41nzls4cxol-_ac_us218_6. Sunshine by Robin McKinley-Rae “Sunshine” Seddon works at her stepfather’s bakery (where her cinnamon rolls are legendary!). One night she goes out to the lake in search of some peace and quiet. She ends up getting kidnapped by vampires. She’s held in the same room as Constantine, another vampire, who is also in chains. He’s been captured by his enemy who wants him to die slowly of daylight and starvation. But Sunshine has some secret powers (aside from baking, that is) and she frees them both. But they soon find themselves on the run from Constantine’s enemies.  I’m sort of conflicted about putting this book on my list, since I ultimately disliked it for the same reason that it belongs on here: a lot too much time was spent on describing how the main character makes the best cinnamon rolls ever. But I’m putting it on the list because, well, the cinnamon rolls did sound pretty good!

“Mr. Responsible Media was looking rebellious, but this was my country. I was the Cinnamon Roll Queen and most of those assembled were my devoted subjects.”

51cpofw4mll-_ac_us218_7. Mistress of the Spices by Chitra Banerjee Divakaruni- Tilo is an old woman who sells spices in Oakland California. She suggests spices to flavor different dishes, but secretly these spices treat the spiritual problems of her customers. Because Tilo isn’t really an old woman. She’s really the immortal “Mistress of the Spices” trained in the art of spices and given special powers. But these powers come with rules.  When she breaks those rules she doesn’t lose her magical abilities, but she does lose power regarding the outcomes when she uses her magic. Ultimately she has to chose between being a powerful immortal, or an ordinary woman. This book makes me hungry for Indian food.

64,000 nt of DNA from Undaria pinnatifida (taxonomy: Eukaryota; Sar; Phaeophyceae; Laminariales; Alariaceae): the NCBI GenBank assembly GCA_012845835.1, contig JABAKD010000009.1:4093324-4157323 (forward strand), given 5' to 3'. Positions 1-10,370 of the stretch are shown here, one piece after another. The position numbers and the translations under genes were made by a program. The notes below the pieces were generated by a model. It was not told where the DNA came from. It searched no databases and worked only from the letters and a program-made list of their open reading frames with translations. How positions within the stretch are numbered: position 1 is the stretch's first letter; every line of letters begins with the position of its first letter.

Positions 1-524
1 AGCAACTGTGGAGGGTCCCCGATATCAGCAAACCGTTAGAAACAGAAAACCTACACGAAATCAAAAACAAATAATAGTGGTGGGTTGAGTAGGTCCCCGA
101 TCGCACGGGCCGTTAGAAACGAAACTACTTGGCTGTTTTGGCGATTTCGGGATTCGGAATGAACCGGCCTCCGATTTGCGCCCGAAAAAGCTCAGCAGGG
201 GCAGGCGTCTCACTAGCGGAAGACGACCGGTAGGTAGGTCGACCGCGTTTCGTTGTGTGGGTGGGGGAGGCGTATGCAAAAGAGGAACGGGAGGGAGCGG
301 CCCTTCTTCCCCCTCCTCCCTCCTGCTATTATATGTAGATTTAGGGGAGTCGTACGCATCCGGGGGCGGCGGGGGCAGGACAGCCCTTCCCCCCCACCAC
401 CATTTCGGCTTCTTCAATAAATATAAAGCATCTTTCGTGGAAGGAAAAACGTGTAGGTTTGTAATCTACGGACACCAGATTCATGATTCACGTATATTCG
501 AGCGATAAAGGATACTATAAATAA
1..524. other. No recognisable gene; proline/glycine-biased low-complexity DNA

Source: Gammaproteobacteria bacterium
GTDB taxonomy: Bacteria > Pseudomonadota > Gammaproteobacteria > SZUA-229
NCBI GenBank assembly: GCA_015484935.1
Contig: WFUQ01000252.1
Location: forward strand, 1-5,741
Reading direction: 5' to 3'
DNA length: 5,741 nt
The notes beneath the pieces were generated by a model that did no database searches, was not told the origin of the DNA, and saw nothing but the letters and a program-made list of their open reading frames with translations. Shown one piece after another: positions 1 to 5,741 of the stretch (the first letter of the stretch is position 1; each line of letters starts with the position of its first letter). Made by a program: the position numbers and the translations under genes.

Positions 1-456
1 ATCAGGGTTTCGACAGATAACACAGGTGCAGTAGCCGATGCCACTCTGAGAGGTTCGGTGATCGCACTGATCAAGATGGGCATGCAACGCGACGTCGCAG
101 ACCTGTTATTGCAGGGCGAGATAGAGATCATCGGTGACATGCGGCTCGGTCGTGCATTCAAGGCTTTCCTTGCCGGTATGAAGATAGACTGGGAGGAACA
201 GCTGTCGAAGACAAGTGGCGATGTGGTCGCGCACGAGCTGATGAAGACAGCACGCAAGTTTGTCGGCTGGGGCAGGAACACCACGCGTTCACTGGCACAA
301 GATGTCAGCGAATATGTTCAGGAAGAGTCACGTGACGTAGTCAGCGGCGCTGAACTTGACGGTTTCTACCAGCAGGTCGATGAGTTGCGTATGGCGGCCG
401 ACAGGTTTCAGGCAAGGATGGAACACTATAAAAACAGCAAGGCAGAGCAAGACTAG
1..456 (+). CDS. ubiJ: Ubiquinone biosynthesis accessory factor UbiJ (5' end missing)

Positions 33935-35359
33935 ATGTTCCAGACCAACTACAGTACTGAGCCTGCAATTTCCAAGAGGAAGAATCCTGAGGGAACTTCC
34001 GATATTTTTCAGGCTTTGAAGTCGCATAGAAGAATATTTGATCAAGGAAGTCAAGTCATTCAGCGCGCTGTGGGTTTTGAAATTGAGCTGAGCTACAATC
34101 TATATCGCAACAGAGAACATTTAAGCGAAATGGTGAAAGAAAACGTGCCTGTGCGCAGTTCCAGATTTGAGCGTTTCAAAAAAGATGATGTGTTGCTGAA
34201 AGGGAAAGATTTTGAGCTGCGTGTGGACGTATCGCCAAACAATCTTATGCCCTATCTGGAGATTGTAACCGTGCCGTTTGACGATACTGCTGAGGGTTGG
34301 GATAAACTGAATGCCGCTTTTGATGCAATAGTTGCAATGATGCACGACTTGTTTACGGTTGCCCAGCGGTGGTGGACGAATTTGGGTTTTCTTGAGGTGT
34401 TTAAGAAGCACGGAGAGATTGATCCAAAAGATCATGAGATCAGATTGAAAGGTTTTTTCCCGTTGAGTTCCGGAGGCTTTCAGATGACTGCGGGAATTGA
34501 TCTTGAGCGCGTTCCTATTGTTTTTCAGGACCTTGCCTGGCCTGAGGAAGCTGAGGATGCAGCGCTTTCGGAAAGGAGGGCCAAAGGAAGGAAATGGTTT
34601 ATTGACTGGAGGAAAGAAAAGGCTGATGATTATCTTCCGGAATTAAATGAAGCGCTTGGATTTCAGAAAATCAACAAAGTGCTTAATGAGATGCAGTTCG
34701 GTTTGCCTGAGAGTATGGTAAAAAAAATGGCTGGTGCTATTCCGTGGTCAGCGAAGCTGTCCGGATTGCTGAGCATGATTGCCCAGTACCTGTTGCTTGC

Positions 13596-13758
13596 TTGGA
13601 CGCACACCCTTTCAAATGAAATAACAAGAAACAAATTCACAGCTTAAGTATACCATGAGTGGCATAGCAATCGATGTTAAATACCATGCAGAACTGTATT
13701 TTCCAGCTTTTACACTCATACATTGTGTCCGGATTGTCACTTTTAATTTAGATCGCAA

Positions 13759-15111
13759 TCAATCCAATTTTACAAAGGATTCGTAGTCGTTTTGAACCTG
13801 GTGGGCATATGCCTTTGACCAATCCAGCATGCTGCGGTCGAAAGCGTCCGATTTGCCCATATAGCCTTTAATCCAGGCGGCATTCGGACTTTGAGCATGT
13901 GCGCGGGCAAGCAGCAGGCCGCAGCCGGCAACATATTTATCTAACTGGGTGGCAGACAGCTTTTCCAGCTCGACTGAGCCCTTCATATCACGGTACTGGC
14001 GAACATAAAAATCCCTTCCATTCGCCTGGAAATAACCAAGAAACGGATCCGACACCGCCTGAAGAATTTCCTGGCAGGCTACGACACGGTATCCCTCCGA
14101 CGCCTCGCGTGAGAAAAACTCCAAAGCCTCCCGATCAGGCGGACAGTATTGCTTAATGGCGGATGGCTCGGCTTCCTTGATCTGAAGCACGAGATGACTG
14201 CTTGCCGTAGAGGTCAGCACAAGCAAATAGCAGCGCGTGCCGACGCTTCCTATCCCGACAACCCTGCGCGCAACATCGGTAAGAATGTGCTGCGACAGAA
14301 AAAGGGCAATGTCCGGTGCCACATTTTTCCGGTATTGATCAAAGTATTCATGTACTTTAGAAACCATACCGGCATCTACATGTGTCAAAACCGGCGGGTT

“Each spice has a special day to it. For turmeric it is Sunday, when light drips fat and butter-colored into the bins to be soaked up glowing, when you pray to the nine planets for love and luck.”

51h2-a-nbl-_ac_us218_8. Poison Study by Maria V. Snyder- Yelena faces execution for murder (the fact that he deserved it doesn’t seem to matter much….) She is offered a way out: become the food taster for the commander of Ixia. She’s kept from escaping by being poisoned. Only the commander’s head of security, Valek, has the antidote, which most be administered on a daily basis. But Yelena soon discovers that she has a role to play in Ixia’s future. She gets caught up in castle politics, but her actions make some people impatient with waiting for poison to finish her off. It seems strange to have a book about someone tasting a food for poison make a reader hungry, but almost every chapter has a description of a yummy meal- the fact that it may or may not be poisoned just makes it a bit more interesting!

“When you warned me that you would test me from time to time, I thought you meant spiking my food. But it seems there is more than one way to poison a person’s heart, and it doesn’t even require a meal.”

51-eyayn0ol-_ac_us218_9. The Night Circus by Erin Morgenstern- Behind the scenes of Le Cirque des Reves there’s a duel taking place between two magicians. Celia and Marco have been trained from childhood to fight to the death. However, the best laid plans fall apart when Celia and Marco fall in love. They’re still bound to their duel, unless they can find a way out. Nothing about the plot deals with food really, but the writing is very sensory. There are a lot of food related metaphors that almost let you taste what they’re talking about.

“The circus looks abandoned and empty. But you think perhaps you can smell caramel wafting through the evening breeze, beneath the crisp scent of the autumn leaves. A subtle sweetness at the edges of the cold.”

51qlgj6zojl-_ac_us218_10. Harry Potter series by JK Rowling- The Harry Potter universe should really come with its own menu. The books need no introduction. But whether it’s Mrs. Weasley’s feasts, the food trolley on the Hogwarts express, or the contents of Honeyduke’s sweetshop, there’s something mouthwatering, and something cringeworthy (Jelly Slugs? Blood flavored lollipops?) for everyone. I once had something claiming to be Butterbeer. It actually tasted suspiciously like ginger ale.

“He had never seen so many things he liked to eat on one table: roast beef, roast chicken, pork chops and lamb chops, sausages, bacon and steak, boiled potatoes, roast potatoes, fries, Yorkshire pudding, peas, carrots, gravy, ketchup, and, for some strange reason, peppermint humbugs.’’  Harry Potter and the Sorcerer’s Stone.